09 Mar Innovation critical as CIOs must do more with less
MADISON – While CIOs and IT professionals face the daunting task of doing more with less in a struggling economy, technological innovation will serve as the light that guides business out of the darkness.
That was a key message delivered to CIOs and IT professionals at the Fusion 2009 CEO-CIO Symposium on March 4-5 at the University of Wisconsin Fluno Center.
“I fundamentally believe that technology is going to get us out of this mess,” said Tom Koulopoulos, a Boston-based consultant who delivered a keynote address. “Historically, that’s the way it’s always been. New innovation is going to get us out of this crisis.”
While all the leading indicators say that these are tough economic times – the economy is currently shrinking at a rate of 5% a year, new home construction fell 16.8% in January, and national unemployment is at 7.6% and rising – now is the time to be thinking ahead instead of merely focusing on cost cutting, said Dr. Ajei Gopal, an Executive VP of the Products and Technology Group for CA Inc., who was a featured speaker at Fusion 2009.
The process of innovation is actually easier to manage and navigate during tough economic times, and represents a unique opportunity, Gopal said.
During the Great Depression in 1933, Kraft launched the consumer staple Miracle Whip, and Revlon brought Toni, a highly successful hair care product, to market. Motorola was also started during the Depression.
“Even during times like this, you have to count your pennies while investing in the future,” Gopal said. “I think that’s just common sense. There is a difference between fact-driven analysis and fear-driven paralysis.”
New innovation will come out of the current belt-tightening mode that business is in, and will come from the existing fabric, Koulopoulus said.
IT is the business
The prevailing wisdom at this year’s conference was that the former notion of business/IT alignment is no longer relevant, and has been replaced by the growing belief that IT is the business.
“Information is so deeply embedded in the business, that managing it and pulling out data helps you in the direction of the business,” said Gartner Inc. analyst Jorge Lopez in a pre-conference interview. “It’s what is required for the business. What is the information that executives truly need to succeed going forward?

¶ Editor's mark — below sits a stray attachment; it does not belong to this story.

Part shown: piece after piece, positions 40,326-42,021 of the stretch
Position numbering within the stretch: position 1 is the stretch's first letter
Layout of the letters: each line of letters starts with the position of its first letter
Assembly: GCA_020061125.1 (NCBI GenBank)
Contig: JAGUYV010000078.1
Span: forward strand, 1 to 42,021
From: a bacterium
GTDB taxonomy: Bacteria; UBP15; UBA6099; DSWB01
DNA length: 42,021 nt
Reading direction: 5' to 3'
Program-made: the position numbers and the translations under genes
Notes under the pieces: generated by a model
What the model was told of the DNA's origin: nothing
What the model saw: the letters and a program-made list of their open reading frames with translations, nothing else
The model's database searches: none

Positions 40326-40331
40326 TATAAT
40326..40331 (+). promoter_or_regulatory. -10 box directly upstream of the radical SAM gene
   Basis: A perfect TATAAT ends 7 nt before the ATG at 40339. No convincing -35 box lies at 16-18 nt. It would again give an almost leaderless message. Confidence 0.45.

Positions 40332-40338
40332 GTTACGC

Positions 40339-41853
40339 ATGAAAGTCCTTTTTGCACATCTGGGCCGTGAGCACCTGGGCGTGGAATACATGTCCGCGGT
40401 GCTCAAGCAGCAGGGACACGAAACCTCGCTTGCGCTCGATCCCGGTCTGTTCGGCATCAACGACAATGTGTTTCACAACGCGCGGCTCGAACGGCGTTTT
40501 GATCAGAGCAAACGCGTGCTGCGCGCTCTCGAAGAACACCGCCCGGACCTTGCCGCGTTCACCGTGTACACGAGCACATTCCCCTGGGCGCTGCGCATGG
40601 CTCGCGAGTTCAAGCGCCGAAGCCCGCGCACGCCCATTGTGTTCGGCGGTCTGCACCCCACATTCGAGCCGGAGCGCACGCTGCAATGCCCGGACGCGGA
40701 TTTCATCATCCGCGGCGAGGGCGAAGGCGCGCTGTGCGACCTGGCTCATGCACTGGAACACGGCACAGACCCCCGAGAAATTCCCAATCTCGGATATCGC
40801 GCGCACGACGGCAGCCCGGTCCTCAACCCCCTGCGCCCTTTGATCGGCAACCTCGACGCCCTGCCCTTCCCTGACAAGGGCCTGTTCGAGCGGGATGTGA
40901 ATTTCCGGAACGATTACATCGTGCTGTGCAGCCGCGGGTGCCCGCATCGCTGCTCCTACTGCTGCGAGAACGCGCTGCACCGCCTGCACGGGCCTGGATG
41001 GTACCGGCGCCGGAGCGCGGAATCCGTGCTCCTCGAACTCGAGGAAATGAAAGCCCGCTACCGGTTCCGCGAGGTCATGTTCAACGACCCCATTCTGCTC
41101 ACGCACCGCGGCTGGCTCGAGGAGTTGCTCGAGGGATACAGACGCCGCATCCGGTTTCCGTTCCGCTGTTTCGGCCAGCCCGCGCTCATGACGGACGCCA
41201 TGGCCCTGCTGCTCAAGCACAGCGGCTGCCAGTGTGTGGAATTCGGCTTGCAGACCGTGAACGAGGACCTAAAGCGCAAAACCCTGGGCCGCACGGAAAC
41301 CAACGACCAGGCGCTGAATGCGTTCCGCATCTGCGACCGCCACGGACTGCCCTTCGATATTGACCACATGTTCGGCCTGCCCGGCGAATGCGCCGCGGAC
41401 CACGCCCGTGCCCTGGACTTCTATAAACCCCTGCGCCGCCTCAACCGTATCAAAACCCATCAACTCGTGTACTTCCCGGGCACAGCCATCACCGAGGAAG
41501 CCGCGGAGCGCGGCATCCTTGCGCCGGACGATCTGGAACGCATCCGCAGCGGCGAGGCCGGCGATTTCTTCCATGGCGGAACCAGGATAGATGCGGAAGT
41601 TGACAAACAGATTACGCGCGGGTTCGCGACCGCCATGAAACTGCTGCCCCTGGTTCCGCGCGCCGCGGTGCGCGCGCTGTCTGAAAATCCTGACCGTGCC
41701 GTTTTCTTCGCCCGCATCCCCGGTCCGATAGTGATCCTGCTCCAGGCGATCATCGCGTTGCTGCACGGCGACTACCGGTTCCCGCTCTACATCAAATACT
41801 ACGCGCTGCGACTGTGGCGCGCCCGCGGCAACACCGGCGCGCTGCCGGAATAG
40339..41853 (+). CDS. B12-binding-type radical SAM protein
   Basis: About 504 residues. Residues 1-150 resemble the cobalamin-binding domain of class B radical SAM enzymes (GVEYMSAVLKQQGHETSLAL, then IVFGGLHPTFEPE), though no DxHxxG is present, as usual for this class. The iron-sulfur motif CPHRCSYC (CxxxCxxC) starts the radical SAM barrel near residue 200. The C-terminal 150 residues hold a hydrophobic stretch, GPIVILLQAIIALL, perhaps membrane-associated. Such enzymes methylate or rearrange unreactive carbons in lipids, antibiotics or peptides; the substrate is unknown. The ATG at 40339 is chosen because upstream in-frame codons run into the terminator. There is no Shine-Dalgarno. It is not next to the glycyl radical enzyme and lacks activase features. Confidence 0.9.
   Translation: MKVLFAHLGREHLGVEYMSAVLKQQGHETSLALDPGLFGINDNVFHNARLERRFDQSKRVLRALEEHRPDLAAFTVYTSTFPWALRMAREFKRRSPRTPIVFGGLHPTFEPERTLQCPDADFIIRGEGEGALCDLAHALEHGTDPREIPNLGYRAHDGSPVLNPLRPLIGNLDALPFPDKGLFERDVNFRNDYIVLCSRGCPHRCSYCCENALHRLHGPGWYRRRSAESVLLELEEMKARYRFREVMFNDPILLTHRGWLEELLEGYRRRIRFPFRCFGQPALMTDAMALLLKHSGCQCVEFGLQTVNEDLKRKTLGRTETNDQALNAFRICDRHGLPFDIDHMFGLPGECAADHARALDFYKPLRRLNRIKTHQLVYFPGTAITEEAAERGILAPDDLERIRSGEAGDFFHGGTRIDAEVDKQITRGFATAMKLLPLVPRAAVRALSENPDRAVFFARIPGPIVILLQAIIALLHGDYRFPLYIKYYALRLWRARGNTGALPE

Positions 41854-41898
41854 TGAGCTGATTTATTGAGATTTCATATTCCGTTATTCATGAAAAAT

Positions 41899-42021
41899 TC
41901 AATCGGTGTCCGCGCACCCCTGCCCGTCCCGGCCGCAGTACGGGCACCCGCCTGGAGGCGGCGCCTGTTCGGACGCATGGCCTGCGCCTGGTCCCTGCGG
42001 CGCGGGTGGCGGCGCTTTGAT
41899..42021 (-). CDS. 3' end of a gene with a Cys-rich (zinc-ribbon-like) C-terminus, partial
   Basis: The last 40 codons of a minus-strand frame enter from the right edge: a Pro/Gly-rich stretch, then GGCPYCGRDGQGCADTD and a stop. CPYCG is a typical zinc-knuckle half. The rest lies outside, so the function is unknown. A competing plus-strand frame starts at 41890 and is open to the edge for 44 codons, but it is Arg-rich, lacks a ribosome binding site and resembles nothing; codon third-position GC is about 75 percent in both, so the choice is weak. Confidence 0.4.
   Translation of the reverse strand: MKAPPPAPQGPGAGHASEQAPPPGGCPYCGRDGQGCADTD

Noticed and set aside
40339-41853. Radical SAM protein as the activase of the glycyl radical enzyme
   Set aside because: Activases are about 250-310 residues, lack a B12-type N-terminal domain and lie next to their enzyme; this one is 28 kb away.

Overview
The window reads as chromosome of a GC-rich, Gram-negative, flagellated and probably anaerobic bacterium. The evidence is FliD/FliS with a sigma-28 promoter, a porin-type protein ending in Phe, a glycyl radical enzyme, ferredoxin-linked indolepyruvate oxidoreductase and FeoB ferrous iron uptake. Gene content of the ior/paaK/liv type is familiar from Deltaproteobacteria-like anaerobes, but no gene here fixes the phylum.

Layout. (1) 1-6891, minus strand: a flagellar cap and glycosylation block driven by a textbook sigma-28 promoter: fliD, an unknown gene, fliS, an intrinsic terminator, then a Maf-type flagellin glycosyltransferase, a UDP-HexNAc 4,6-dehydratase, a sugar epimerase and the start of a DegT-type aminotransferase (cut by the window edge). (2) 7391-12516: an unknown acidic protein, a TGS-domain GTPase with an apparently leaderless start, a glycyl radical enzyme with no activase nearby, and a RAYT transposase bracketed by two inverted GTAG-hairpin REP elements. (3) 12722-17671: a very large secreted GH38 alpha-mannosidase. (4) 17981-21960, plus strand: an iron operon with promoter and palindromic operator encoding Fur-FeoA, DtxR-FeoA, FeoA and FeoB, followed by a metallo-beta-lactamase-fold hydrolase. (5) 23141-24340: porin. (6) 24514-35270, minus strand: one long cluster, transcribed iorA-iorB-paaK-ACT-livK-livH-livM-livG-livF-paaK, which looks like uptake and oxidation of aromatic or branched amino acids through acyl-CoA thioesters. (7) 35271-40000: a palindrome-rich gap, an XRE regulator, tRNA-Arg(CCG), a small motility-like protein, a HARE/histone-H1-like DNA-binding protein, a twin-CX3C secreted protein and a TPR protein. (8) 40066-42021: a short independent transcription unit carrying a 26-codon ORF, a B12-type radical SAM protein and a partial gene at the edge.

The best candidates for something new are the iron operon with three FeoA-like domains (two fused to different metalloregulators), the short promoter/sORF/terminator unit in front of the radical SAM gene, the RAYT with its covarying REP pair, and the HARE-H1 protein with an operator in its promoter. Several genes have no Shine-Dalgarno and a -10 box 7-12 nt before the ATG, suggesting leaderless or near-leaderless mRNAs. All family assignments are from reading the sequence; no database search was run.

“For many executives, they want to have the data to make decisions,” Lopez said. “In many cases, they are finding the data they have is useless. So, how do you get ahead of it, so that you can do better scenario type planning? It’s a far more intimate stitching together of information flows and business performance, going forward.”
Most U.S. firms are still in the latter stages of the triage or cost-cutting phase of the economic downturn, Lopez said. While it might be hard to fathom, now is the time that CIOs should start to think about innovation while muddling through the coming economic doldrums – a period of stagnation that comes after the initial wave of job cuts and reduced earnings.
“For CIO’s, these are extremely volatile times, so the risk for them is extremely high,” Lopez said. “They are asking themselves, `Am I cutting the right costs and making the right investments?’”
For some people, the concept of innovation is represented by a whiz-bang, out-of-the-blue invention, Gopal said. But, practical innovation is less about developing new products or material goods, and more about harnessing existing technologies, and revising existing business models to optimize and deliver value.
This concept, which some at the conference referred to as “geekenomics,” figures to play a key role in leading the U.S., and the rest of the world, out of the economic doldrums.
Peter Coffee, a self-described “geekonomist,” and Director of Platform Research for salesforce.com, says that geekenomics is the discipline of managing innovation in a way that acknowledges the weak connection between technical merit and widespread adoption of a product or idea.
Translated, a leading-edge product or process is nothing without mass acceptance. A good example is the iPod, which was launched during the recession in 2001, and was predated by other .mp3 players. The iPod succeeded thanks to Apple’s development of a product that was easy for consumers to use.
Coffee says that user preferences and user community cultures are not obstacles to be overcome, but are part of the environment in which a proposed innovation must strive to succeed.
“It’s having a vision of technical possibility, and looking at the predominant social structures and community behavior,” Coffee said during a free-flowing discussion. “Usefulness is not enough – people have to want to use it.”
Social networking on the rise
An emerging technology that figures to change the rules of the game is social networking, Koulopoulus said. The use of personal Web pages on Facebook and LinkedIn is seeing explosive growth as people seek new ways to connect.
“Kids today want transparency,” Koulopoulus said. “The world is flat – we are all interconnected. So we need complex technologies to deal with a complex world. The fascinating thing about social networking is that it’s impossible to put a value on it.”